CAMBRIDGE, Mass. – The America Plays is a pleasant introduction to a select few of the curious residents interred at Mount Auburn Cemetery through theatre. These short plays in place preserve the lives of eight artists, politicians, and scientists while asking their audience to hike the cemetery grounds. It’s a charming way to meet some New England spirits and watch the grounds transition to their fall colors. Continue reading →
Oppression isn’t a contest. Virginia is mourning the 400th anniversary of slavery in the US. June 28 marked the 50th anniversary of the Stonewall riots. The ADA wasn’t made law until 1990. The only people who win when marginalized communities fight are the rich, white people who make money from our oppression. No one is free until we are all free. Freedom must be intersectional. Continue reading →
Trigger warning: sexual abuse of a minor, gas lighting, female objectification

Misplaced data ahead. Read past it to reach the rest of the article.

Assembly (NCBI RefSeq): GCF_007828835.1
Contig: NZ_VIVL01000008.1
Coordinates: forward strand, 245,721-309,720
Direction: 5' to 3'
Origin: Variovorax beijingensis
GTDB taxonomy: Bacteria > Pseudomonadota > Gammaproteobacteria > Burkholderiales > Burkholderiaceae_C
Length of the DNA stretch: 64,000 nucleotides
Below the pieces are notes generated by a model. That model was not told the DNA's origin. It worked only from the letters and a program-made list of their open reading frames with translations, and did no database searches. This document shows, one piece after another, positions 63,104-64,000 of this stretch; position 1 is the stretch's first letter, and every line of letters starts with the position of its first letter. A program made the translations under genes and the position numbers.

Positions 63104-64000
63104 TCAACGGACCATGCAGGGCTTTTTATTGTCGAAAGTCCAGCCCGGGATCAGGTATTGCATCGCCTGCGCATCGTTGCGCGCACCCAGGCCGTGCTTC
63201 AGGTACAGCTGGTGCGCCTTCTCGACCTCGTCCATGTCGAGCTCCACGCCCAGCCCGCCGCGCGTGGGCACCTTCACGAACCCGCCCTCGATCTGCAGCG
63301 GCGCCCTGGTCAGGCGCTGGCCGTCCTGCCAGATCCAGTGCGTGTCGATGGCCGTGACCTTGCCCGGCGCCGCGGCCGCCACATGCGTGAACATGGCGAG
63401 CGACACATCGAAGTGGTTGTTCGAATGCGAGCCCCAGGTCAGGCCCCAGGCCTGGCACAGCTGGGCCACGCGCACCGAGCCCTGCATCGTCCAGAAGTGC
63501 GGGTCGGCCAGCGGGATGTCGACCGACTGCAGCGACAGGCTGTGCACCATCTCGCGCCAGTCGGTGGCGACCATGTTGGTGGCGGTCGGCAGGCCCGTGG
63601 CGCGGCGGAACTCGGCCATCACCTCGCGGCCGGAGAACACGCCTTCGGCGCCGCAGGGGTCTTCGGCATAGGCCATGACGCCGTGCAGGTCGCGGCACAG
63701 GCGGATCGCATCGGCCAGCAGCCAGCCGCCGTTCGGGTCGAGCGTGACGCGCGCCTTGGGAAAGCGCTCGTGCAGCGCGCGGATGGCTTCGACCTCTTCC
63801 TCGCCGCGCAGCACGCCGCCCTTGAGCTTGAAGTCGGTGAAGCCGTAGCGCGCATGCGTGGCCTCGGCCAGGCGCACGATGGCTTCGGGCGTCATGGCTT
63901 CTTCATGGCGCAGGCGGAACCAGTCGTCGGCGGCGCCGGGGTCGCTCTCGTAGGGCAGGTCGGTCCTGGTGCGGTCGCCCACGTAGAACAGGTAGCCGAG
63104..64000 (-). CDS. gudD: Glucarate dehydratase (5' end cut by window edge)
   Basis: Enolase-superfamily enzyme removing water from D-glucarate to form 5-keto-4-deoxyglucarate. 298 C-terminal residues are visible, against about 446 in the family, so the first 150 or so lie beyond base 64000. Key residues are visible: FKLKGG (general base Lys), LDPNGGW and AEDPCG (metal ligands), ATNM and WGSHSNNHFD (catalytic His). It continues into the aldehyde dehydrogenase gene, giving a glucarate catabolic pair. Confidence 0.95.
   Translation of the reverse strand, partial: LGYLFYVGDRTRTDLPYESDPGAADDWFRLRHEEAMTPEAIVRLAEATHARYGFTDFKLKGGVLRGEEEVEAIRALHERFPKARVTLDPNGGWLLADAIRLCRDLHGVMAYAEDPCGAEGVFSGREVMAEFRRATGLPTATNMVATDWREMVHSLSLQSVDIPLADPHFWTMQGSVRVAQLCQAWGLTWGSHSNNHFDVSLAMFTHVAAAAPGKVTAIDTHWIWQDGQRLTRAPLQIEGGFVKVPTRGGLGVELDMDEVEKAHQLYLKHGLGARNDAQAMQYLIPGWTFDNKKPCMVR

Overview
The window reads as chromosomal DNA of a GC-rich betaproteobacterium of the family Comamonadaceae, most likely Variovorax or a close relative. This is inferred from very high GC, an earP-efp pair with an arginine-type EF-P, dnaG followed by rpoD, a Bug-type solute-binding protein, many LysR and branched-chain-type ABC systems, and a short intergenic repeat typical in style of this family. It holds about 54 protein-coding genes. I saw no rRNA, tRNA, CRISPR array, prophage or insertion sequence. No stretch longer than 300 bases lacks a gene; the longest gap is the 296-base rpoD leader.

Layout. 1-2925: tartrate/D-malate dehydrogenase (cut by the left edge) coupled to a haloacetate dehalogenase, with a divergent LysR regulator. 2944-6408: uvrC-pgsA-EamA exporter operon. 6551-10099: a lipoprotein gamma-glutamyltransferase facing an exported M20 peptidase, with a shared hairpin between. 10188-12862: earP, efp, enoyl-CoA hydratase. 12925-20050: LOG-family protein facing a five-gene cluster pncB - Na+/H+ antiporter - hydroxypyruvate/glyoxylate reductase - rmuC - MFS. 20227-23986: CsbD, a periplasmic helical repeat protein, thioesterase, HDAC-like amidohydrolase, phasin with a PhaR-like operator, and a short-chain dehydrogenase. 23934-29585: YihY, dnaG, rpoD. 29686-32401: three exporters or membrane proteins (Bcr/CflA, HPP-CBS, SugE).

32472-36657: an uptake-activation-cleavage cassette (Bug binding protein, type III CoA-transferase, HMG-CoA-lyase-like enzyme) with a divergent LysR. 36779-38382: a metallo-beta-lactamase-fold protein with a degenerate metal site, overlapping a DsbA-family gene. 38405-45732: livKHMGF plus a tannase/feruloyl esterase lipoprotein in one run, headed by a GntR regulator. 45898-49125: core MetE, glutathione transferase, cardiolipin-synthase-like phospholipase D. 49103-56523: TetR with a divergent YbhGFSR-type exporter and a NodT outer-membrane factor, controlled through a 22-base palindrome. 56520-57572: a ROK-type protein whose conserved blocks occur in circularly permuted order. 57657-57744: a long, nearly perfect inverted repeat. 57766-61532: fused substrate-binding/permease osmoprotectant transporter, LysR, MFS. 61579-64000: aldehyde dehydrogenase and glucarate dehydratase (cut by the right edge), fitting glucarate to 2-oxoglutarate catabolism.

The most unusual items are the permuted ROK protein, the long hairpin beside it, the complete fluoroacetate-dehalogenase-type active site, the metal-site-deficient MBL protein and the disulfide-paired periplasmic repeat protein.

(Cambridge, MA) Six is catchy like Hamilton. They have similar harmonic elements; both borrow heavily from popular music formats. Unlike Hamilton, Six lends its female characters depth beyond the deeds of a man. The women of six will be remembered for more than a shared husband. They’ll be remembered for living and their shared husband. Continue reading →
Presented by Acropolis Stage Company By David Gow Directed by Evan Turissini Law practice consultation by Will Korman Judaism & culture consultation by Becky Price
August 23 – September 1, 2019 The Rockwell 255 Elm Street Somerville, MA 02144 Acropolis Stage on Facebook
Critique by Kitty Drexel
This critique contains minor spoilers.
Trigger warning: depictions of violence, domestic terrorism, racism, hate speech, panic attacks, white fragility